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© Mart Krupovic, Junfeng Liu
Scanning electron micrograph of Saccharolobus islandicus cells (light blue) infected with the lemon-shaped virus STSV2 (yellow). Artistic rendering by Ala Krupovic.
Publication : Environmental Microbiology

The global virome: how much diversity and how many independent origins?

Scientific Fields
Diseases
Organisms
Applications
Technique

Published in Environmental Microbiology - 12 Sep 2022

Koonin EV, Krupovic M, Dolja VV

Link to Pubmed [PMID] – 36097140

Link to DOI – 10.1111/1462-2920.16207

Environ Microbiol 2022 Sep; In press.

Viruses are considered to be the most abundant biological entities on earth. They also display striking genetic diversity as emphatically demonstrated by the recent advances of metagenomics and metatranscriptomics. But what are the limits of this diversity, that is, how many virus species in the earth virome? By combining the available estimates of the number of prokaryote species with those of the virome size, we obtain back of the envelope estimates of the total number of distinct virus species, which come out astronomically large, from about 107 to about 109 . The route of virus origins apparently involved non-viral replicators capturing and exapting various cellular proteins to become virus capsid subunits. How many times in the history of life has this happened? In other words, how many realms of viruses, the highest rank taxa that are supposed to be monophyletic, comprise the global virome? We argue that viruses emerge on a number (even if far from astronomical) independent occasions, so that the number of realms will considerably increase from the current 6, by splitting some of the current realms, giving the realm status to some of the currently unclassified groups of viruses and discovery of new distinct groups.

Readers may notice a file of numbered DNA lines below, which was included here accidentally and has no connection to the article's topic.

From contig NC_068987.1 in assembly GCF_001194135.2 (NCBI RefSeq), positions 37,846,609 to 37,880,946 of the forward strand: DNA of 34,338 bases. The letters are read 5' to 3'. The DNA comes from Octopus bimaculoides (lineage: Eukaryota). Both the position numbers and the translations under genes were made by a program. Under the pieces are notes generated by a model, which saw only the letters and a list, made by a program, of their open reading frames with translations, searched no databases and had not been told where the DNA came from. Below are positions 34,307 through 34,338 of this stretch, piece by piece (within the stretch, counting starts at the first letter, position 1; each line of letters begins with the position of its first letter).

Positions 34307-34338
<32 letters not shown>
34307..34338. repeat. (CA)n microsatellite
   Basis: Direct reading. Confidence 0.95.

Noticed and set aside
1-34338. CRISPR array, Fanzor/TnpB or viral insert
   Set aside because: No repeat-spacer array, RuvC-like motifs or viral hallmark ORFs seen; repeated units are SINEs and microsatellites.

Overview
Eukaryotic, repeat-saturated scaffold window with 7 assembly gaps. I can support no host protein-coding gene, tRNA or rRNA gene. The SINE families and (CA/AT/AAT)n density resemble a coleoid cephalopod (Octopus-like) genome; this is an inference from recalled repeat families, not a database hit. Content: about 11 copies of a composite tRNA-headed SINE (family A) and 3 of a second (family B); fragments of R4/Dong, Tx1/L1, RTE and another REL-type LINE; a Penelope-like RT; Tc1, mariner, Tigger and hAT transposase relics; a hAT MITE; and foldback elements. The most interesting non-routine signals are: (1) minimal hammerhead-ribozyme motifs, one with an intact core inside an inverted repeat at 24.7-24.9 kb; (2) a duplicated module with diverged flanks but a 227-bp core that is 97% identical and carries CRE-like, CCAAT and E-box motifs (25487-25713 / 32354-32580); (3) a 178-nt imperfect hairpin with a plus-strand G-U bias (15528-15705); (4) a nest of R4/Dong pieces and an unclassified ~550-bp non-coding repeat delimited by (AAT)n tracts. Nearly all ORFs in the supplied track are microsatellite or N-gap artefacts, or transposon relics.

https://pubmed.ncbi.nlm.nih.gov/36097140